He's actually really infuriating to kill, but can't do much himself with his weedy arms and little fancy fan. He's sort of the 'built to be what sounds really cool, kind of sucks' character, though his massive Fortune can turn things around some. Most of those non-combat abilities don't really help him be an action hero, and a 13 to-hit and 4 Body as a Martial Arts character can be, uh, a problem. He'll never let on that he struggles with anything, though. He'll just keep setting things on fire until the Han Dynasty holds on.
Volkov is 100% the guy who fucked himself mechanically because he took the Cyborg archetype. Cyborgs sound cool, right? His Melodramatic Hook is looking for his heroic cyber-dog, Chitzkoi, who has somehow become lost in the time stream. He will move heaven and earth to get that good boy back. He's also from an erased timeline that had a really hammy Stalin in it.
His problem is Cyborgs suck. He starts with Body 5, Chi 0, Mind 5, and Reflexes 5. He adds 3 to one stat, 1 to another, and then only 2 to one Secondary. He'll take 8 Body, 6 Reflexes, and then 2 into Dex, wanting to be fast and strong. He should have put it in Speed, not realizing he's just making it harder to raise his Guns skill, and he's going to be relying on Guns. He starts with a 7 in Arcanowave (He's an AW character who gets 0 base Magic and a terrible AW skill; why does Cyborg exist!?), =13 in Guns, =11 in Martial Arts, and 7 in Sabotage (which at least goes up to 10 from his +1 Ref, +2 Dex). He could swap Martial Arts and Guns, but decides not to. Guns are cool. He gets 6 Skillpoints, and puts 4 in Arcanowave (to hit its max of 11), and 2 in Intrusion to be a cunning agent (setting it to 8). He gets 4 Arcanowave Devices, despite not really being any use with them, and 1 Gun Schtick. However, he sort of saves himself here a little; a lot of cool AW gear doesn't actually use AW checks, or have relatively easy ones.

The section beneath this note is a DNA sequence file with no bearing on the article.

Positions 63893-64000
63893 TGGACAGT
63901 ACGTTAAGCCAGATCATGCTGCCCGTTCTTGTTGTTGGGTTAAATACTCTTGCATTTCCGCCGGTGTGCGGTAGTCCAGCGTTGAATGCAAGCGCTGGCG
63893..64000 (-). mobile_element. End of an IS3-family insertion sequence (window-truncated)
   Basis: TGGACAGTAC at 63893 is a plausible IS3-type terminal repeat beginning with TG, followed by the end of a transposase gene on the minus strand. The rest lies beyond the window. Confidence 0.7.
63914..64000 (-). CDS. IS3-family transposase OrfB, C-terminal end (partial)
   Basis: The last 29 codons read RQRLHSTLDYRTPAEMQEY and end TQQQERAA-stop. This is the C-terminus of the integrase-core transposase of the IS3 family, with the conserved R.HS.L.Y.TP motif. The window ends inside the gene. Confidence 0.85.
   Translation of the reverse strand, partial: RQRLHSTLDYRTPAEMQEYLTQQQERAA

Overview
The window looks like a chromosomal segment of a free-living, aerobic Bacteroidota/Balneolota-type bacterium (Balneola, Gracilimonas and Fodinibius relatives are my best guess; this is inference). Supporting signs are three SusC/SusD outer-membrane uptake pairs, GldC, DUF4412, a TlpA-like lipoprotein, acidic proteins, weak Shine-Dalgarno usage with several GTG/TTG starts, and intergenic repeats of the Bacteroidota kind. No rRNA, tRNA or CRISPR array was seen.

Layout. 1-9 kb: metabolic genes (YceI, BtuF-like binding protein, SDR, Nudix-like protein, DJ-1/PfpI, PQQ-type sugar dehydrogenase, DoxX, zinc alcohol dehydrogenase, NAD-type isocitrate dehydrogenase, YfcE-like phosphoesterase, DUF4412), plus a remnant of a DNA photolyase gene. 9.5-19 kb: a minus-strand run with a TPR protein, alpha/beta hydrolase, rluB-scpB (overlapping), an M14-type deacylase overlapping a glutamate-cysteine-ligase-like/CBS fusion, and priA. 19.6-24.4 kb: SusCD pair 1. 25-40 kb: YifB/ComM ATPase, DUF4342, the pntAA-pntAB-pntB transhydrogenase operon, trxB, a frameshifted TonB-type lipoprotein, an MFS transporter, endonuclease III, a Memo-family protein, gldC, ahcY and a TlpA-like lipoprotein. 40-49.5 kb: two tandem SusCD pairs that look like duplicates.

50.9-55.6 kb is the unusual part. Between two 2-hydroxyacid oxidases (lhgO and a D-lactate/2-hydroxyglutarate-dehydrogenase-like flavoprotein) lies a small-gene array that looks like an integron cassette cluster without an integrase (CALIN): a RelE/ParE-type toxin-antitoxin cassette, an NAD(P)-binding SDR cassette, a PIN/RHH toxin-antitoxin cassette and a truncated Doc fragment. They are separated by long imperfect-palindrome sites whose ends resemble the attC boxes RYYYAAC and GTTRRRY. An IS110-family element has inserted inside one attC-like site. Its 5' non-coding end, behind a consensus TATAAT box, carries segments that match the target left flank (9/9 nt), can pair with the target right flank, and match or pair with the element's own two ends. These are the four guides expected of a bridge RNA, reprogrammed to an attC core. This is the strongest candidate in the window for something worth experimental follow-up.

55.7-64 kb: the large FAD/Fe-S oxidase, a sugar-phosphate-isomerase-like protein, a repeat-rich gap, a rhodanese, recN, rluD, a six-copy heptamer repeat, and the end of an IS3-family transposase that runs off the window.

He grabs an Aerial Mobility Unit; he can fly, and make AW checks to speed himself up in combat. Only for how far he can move, not for how many actions he gets. He grabs a Feedback Enhancer, which makes Sorcerers have their spells backfire when they target him, without needing a check. He takes a Neural Stimulator, which does the same thing as the Aerial Mobility Unit but for his actual Init, but causes him Impairment and thus lowers his AV (dodge and attack) by 1 after each long-ish round he has it in. He then takes a Juicer, which will negate Impairments from wounds or his Stimulator. Sounds good? It also risks mutating the shit out of him, like all AW devices. And with 0 Chi, some of the AW backfires can kill him instantly, since they can reduce Chi as a stat and if you reduce a stat that's already at 0, AW mutation kills/turns you into an NPC monster. He also grabs Both Guns Blazing with his Gun Schtick and two Buro Godhammer .50s. That sounds cool, right? Both Guns Blazing takes multiple Schticks to stop sucking; it makes you do 2xWeapon Damage+Outcome-2xEnemy DR, so if your weapon damage is lower than their DR it actually weakens your attacks. It also imposes a -2 AV when used, with the penalty lessening by 1 per Schtick of Both Guns Blazing.
So he's an AV 13 on attack and defense, has a mishmash of cool-sounding abilities that don't work together great, can accidentally kill himself (unlikely but possible), is terrible with his AW gear despite it being his main schtick, and took the worst Gun Schtick in the game because he thought firing two massive magnums would be awesome. Sorry, Volkov. Even Zhuge Liang is a better action hero.
Hominid Case is in debt with some bad folks after some bets went wrong at the cyber-pony track down by the Netherworld Junkyard. He needs a case that'll make him some dough, quick, or else he'll be swimming with the fishes. And since he's a giant gorilla in a trenchoat with an implanted set of Film Noir movies stuck in his onboard computer, he's too heavy to swim.
Hominid Case is a Gorilla Warrior, and exists thanks to Mors being really thorough back in 2012; I actually don't need to find my book. He comes with Bod 9, Chi 0, Mnd 4, and Ref 7, because he's a giant cybernetic gorilla. He comes with 10 in Martial arts (Can go up to 13), 10 in Guns (Can go up to 13), 11 in Sabotage, and 9 in Info: CDCA (The Buro mad science people). He also comes with 4 Hardware Schticks; heavy cybernetics that can make him a super badass. And one gun Schtick. He would lose 1 point of EXP a session if he didn't have an ape pun in his name, but he does, so he's cool. He'd normally be associated with the Jammers, who are a group of insane cybernetic monkeys and rebels led by Battlechimp Potemkin (we'll get to him, I promise) and who want to free the world by blowing a lot of shit up. But you can't do Private Eye without Private, so he's a gorilla on his own. He also gets 7 skillpoints, so he fills out Gun to 13, then puts 1 in Detective, 1 in Intrusion, 1 in Info (Noir), and 1 in Fixit to handle his own components.